• Cardioversion: If your arrhythmia (irregular heartbeat) does not respond to vagal maneuvers or medication, and if there is no identifiable and treatable condition that triggers it, your doctor may use electrical cardioversion. In the procedure, a shock is delivered to the heart through paddles or patches on the chest. The present affects the electrical impulses in your heart and can restore a normal rhythm.
  • Catheter ablation. In some cases, your physician may recommend tube ablation. For this procedure, your doctor inserts one or more catheters through the blood vessels to the heart. The electrodes on the catheter tips can use heat, extreme cold, or radiofrequency energy to damage (remove) a small part of the heart tissue and create an electrical jam along the pathway that is causing the arrhythmia.
  • If you experience common episodes of atrial tachycardia and all other treatment options are vain, your doctor may suggest implantation of a small device called a pacemaker to deliver electrical impulses that kindle your heart to beat at a normal rate. For people with AT, this procedure is usually shadowed by the ablation of the AV node.


Incessant (prolonged) atrial tachycardia can lead to cardiomyopathy (a weakening of the heart muscle) and heart failure. This type of cardiomyopathy is often reversible if the atrial tachycardia can be controlled.


Signs and Symptoms of Costello Syndrome | Cardiology

What is Costello syndrome?

Costello syndrome is a very rare genetic condition. It occurs when there is a change (mutation) in a gene called the HRAS gene. This happens in a child’s DNA before birth.

Costello syndrome causes glitches that affect the heart, muscles, bones, skin, brain, and spinal cord. There is no cure for the condition, but doctors can help children control most symptoms.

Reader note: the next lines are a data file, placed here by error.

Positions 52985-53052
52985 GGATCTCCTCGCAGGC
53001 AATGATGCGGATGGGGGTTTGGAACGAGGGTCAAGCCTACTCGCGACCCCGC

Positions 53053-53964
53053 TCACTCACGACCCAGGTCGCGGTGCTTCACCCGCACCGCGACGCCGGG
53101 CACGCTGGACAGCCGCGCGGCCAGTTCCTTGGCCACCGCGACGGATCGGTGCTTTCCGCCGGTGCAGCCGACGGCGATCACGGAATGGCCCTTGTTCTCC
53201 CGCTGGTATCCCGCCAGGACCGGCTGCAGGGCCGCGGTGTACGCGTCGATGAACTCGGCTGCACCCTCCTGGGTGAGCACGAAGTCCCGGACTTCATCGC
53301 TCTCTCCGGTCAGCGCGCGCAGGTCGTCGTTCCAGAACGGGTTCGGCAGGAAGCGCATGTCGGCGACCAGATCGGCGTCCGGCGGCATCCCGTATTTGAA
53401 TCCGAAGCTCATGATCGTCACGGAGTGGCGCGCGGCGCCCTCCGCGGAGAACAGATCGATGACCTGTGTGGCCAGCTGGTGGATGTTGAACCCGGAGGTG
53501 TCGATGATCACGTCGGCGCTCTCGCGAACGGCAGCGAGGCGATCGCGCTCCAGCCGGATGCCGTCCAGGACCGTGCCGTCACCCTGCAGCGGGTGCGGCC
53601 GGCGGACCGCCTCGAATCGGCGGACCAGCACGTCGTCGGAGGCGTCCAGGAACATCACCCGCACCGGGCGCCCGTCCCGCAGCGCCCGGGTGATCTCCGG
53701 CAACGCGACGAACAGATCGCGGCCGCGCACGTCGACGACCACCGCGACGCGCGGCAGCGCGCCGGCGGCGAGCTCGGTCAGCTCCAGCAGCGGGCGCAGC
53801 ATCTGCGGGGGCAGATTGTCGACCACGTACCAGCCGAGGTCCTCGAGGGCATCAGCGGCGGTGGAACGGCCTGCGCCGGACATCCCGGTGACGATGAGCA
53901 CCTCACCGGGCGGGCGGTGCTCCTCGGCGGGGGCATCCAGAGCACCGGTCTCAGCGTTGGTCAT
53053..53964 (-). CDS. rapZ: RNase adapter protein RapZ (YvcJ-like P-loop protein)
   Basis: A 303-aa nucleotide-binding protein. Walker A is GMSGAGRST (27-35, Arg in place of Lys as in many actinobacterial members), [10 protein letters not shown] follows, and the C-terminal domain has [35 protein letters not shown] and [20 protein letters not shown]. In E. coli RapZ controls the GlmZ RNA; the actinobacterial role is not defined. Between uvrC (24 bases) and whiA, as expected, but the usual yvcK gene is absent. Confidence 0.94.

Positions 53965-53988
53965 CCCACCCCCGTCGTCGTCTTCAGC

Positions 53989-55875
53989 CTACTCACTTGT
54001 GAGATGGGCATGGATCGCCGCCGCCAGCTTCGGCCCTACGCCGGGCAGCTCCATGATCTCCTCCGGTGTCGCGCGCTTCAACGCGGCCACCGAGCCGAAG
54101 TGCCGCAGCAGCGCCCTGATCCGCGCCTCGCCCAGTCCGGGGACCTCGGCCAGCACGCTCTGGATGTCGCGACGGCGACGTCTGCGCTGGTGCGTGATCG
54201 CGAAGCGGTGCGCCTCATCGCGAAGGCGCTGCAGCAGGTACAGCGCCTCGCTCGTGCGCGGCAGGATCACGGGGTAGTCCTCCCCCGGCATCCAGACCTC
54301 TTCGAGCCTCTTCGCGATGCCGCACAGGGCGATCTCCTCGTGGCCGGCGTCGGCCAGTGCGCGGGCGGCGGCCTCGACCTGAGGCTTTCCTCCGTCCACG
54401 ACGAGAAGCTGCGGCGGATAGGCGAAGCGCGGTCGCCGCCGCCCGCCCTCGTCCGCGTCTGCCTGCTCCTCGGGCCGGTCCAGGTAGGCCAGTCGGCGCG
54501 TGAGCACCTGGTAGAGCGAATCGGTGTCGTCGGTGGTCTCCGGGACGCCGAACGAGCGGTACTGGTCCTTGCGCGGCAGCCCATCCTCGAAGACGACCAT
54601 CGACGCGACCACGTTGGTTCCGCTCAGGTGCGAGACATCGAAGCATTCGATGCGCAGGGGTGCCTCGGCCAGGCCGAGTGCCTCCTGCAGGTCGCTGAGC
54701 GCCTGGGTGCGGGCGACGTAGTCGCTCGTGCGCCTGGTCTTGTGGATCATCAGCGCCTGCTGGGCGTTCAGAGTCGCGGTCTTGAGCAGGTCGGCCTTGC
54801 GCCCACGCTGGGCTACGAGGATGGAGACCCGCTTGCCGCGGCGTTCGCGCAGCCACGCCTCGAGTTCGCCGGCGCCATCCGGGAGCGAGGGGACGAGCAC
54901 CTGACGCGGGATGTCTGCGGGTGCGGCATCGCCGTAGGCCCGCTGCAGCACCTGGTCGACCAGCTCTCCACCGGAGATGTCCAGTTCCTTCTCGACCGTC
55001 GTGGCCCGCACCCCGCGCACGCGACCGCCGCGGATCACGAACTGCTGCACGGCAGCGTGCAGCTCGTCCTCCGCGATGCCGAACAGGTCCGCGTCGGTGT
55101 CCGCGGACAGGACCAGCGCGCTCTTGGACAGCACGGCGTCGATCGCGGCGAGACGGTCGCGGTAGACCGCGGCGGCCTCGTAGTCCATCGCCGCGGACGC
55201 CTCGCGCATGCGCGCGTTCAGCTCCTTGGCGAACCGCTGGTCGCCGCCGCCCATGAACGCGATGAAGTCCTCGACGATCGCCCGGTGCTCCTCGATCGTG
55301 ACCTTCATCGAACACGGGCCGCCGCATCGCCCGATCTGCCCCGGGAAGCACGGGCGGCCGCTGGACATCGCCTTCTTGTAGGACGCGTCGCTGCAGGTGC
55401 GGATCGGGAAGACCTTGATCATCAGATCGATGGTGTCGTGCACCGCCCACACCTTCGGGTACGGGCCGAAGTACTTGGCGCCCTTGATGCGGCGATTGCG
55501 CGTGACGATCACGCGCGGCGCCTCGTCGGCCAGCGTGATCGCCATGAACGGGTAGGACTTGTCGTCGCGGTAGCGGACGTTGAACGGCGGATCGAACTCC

Alternate name

  • Faciocutaneoskeletal syndrome

Causes of Costello syndrome

Mutations in the HRAS gene cause Costello syndrome. This gene provides orders for making a protein called H-Ras, which is part of a pathway that helps control cell growth and division. The mutations that cause Costello syndrome to lead to the production of an H-Ras protein that is turned on (activated) in an abnormal way. The overactive protein causes cells to constantly grow and divide, which can lead to the development of cancerous and non-cancerous tumors. It is not clear how mutations in the HRAS gene cause the other features of Costello syndrome, but many of the signs and symptoms are likely the result of excessive cell growth and abnormal cell division.

Some people with signs and symptoms such as Costello syndrome do not have an identified mutation in the HRAS gene. These individuals may have CFC syndrome or Noonan syndrome, which are caused by mutations in related genes. The proteins produced from these genes interact with each other and with the H-Ras protein as part of the same cell growth and division pathway. These interactions help explain why mutations in different genes can cause conditions with overlapping signs and symptoms.

Signs and symptoms of Costello syndrome